Profile: Calendula officinalis is a daisy-like annual plant. Calendula flower is a naturalized decorative plant used by herbalists for its benefits. Calendula flowers are used in lotions, creams, and balms. They make a wonderful calendula tea infusion and herbal tea blends.
Calendula has been used topically, ceremonially, as a dye and food plant for millennia. It's called marigold or pot marigold. Calendula is an annual herb with daisy-like blooms and pale green leaves. Native to Southern Europe, Egypt, the Mediterranean, and the Canary Islands to Iran, calendula is now naturalized worldwide and grown in gardens.
Mediterranean, Balkan, Eastern European, German, Indian, Polish, and Hungarian countries grow calendula. Canada, Chile, Australia, and New Zealand grow less. Summer is the finest time to collect flowers, when resins are high and dew has disappeared. Low-temperature drying preserves flower color.
In medieval Europe, calendula was commonly available and was known as "poor man's saffron" It was also used to colour hair and butter. St. Hildegard of Bingen, a herbalist and nun practicing herbalism in 11th-century Germany, is credited with first cultivating calendula. A Niewe Herball, from 1578, by English botanist Henry Lyte states that calendula '...has pleasant, bright and shining yellow flowers, which close at the setting down of the sun, and do spread and open again at the sun rising,' referring to the flower's propensity to open in the day and close at night or on overcast days.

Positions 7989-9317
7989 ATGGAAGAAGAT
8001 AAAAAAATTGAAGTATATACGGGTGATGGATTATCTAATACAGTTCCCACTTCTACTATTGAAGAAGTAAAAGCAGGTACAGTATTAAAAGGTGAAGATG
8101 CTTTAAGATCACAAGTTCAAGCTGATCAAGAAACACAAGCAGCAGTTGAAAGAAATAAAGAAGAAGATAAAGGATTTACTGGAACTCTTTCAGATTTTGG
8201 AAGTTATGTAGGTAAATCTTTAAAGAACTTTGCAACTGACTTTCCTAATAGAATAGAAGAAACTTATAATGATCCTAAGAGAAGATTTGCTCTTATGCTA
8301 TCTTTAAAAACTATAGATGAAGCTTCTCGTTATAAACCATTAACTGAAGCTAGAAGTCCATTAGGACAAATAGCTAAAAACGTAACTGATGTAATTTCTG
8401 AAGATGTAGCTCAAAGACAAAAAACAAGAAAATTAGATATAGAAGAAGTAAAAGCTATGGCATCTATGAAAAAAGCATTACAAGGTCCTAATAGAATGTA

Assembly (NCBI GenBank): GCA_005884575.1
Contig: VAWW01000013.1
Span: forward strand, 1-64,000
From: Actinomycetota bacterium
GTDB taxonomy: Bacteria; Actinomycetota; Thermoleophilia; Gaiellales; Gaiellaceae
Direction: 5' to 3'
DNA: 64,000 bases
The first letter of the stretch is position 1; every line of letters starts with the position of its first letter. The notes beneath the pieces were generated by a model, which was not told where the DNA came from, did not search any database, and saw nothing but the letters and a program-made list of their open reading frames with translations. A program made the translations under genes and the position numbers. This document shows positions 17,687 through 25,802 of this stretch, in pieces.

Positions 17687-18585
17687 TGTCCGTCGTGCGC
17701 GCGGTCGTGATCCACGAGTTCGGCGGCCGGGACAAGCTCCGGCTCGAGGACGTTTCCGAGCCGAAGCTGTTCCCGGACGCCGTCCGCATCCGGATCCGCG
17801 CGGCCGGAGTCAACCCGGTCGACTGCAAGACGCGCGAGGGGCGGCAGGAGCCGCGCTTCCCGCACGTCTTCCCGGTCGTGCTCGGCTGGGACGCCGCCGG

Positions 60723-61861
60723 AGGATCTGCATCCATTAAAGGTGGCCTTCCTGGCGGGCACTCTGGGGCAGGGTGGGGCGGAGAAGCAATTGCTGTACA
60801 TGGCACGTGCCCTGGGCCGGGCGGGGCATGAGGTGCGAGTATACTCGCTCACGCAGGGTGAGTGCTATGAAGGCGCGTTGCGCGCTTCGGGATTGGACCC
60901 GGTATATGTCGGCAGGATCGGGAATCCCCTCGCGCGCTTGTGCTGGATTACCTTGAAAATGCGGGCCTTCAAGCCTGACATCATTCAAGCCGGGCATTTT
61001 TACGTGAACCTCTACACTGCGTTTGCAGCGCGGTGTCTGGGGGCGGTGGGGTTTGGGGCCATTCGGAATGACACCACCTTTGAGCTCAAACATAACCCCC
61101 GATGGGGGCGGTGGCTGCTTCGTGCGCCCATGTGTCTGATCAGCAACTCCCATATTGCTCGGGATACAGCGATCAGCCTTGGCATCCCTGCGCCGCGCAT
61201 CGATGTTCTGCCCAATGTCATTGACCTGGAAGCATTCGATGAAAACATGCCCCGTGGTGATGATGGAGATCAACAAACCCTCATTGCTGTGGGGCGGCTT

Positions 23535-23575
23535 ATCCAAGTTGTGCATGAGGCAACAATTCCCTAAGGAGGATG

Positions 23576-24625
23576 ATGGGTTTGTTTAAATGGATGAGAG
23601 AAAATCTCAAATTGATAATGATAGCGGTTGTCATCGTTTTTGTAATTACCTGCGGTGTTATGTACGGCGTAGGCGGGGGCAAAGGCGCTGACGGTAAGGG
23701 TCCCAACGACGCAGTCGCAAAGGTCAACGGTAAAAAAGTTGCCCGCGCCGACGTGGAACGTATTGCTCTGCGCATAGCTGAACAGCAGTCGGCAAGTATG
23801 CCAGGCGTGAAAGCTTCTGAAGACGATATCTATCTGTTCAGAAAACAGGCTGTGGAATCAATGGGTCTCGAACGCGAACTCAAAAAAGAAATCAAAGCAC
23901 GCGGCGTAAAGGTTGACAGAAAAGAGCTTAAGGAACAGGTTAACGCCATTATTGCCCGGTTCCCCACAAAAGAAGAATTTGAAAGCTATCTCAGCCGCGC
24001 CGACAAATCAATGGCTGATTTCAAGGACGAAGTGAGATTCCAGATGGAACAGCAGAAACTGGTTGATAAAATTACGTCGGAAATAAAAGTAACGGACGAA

Nicholas Culpepper, a 17th-century botanist, herbalist, and astrologist, recommended using calendula juice mixed with vinegar as a skin and scalp treatment and as a heart tea. Astrologically related with the sun and fire, calendula was thought to provide protection, divination, and legal assistance. Flowers strung above doorposts were thought to ward off evil and safeguard sleepers if placed under the bed. Flowers picked at midday are considered to strengthen and comfort the heart.
According to Ayurvedic healing principles, calendula is cooling and has a bitter, pungent flavor. Calendula (jin zhan ju) is used to encourage healthy skin in Traditional Chinese Medicine (TCM). Native North Americans have used it to treat upset stomachs. Traditional uses are similar to modern ones.
NOTICE: DO NOT USE THIS PRODUCT IF PREGNANT OR NURSING.
**These statements have not been evaluated by the Food and Drug Administration. These products are not intended to diagnose, treat, cure, or prevent any diseases.
|Shelf Life:||2 Years.|
|Handling / Storage:||Store in a airtight Food Storage Containers, cool, dry place.|
|Allergen Information:||None Specified.|